While allowing the Special Leave Petition in a matter concerning a wife’s and a minor daughter’s right to maintenance, the Supreme Court bench comprising of Justices Chelameswar and S.A. Bobde upheld the view that it is completely justified to grant maintenance with effect from the date of the application. In the instant case, the appellant wife had left her work during her marriage and there was no prima facie evidence of her income during the said period. The court while reversing the order of the High Court maintained the maintenance amount as granted under Section 24 of the Hindu Marriage Act, 1955 by the inferior courts but ruled that it should be paid from the date of application.
Placing reliance upon Shail Kumari Devi v. Krishan Bhagwan Pathak, the bench referred to the reasoning that it was allowed for a magistrate to grant maintenance from the date of application and not from the date of order in certain circumstances arising in the case. It is noteworthy that Section 125 of the Cr.P.C., which talks about maintenance requires the Court to consider making the order for maintenance effective from either of the two dates, having regard to the relevant facts and should cite reasonable grounds in the support of its decision. It is an expressed provision and leaves no room for doubt, S. 125 of the Code of Criminal Procedure reads as:
125. “Order for maintenance of wives, children and parents.
(1) If any person having sufficient means neglects or refuses to maintain-
(a) his wife, unable to maintain herself, or
(b) his legitimate or illegitimate minor child, whether married or not,unable to maintain itself, or
(c) his legitimate or illegitimate child (not being a married daughter) who has attained majority, where such child is, by reason of any physical ormental abnormality or injury unable to maintain itself, or
(d) his father or mother, unable to maintain himself or herself, a Magistrate of the first class may, upon proof of such neglect or refusal,order such person to make a monthly allowance for the maintenance of his wife or such child, father or mother, at such monthly rate, as such Magistrate thinks fit, and to pay the same to such person as the Magistrate may from time to time direct:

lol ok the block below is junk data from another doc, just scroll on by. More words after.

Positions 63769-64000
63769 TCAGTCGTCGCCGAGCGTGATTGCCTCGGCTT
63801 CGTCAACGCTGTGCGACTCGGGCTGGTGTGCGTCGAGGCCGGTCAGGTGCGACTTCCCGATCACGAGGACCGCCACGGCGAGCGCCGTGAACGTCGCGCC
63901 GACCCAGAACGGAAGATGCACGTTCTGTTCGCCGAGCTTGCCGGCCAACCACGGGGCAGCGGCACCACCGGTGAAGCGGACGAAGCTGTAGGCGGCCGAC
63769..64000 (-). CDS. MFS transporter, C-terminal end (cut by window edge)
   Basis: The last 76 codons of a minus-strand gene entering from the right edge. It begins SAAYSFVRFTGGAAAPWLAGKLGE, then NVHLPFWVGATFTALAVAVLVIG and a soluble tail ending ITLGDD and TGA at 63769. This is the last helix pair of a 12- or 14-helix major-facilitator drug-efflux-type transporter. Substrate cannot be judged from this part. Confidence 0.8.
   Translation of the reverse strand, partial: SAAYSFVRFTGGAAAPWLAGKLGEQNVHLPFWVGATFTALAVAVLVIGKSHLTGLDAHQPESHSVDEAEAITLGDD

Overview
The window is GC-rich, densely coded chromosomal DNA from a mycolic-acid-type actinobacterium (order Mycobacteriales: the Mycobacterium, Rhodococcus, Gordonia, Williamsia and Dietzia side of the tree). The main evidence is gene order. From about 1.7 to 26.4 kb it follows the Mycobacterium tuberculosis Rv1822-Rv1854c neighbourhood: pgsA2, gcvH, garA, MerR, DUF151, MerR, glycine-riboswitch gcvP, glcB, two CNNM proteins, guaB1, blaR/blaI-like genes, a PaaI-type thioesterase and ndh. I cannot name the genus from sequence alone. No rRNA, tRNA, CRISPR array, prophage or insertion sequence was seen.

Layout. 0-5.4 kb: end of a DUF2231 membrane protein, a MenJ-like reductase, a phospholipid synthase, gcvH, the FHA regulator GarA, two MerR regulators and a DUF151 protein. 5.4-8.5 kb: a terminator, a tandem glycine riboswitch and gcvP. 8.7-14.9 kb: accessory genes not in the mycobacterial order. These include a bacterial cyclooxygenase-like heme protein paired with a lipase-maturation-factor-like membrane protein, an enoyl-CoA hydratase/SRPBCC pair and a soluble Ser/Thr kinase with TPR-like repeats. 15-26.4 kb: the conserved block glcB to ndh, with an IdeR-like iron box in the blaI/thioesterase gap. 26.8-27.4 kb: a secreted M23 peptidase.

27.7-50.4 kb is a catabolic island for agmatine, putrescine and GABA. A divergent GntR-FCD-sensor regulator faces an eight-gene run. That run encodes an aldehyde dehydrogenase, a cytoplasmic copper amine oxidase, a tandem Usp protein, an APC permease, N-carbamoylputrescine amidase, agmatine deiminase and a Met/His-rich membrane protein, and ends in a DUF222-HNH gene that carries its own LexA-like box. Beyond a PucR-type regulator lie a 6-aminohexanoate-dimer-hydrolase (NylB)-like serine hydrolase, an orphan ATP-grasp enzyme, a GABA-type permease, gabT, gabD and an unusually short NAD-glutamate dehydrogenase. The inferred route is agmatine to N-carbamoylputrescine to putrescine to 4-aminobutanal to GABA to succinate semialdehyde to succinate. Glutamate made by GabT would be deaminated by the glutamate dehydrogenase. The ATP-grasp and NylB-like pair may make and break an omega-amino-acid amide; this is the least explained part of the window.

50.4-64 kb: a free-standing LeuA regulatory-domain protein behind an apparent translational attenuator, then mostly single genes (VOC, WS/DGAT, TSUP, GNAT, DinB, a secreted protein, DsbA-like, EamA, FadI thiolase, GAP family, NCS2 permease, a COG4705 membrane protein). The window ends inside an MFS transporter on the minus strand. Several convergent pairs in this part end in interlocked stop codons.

Provided that the Magistrate may order the father of a minor female child referred to in clause (b) to make such allowance, until she attains her majority, if the Magistrate is satisfied that the husband of such minor female child, if married, is not possessed of sufficient means:
Provided further that the Magistrate may, during the pendency of the proceeding regarding monthly allowance for the maintenance under this sub-section, order such person to make a monthly allowance for the interim maintenance of his wife or such child, father or mother, and the expenses of such proceeding which the Magistrate considers reasonable, and to pay the same to such person as the Magistrate may from time to time direct:
Provided also that an application for the monthly allowance for the interim maintenance and expenses of proceeding under the second proviso shall, as far as possible, be disposed of within sixty days from the date of the service of notice of the application to such person.”
Nevertheless, the honourable court did not interfere with the maintenance sum of Rs 5000 set by the High Court. Evidently prior to this, the family court had only granted the minor daughter a sum of 5000, the family court had opined that since the appellant wife was working before her marriage, she was fully capable of working after the separation and was subsequently denied maintenance. But the High Court rejected this view and granted the sum of Rs 5000 each as maintenance with effect from the date of order. However, this was challenged in the instant appeal by way of special leave to make it from the date of application and the SC allowed the appeal.
Read the judgment here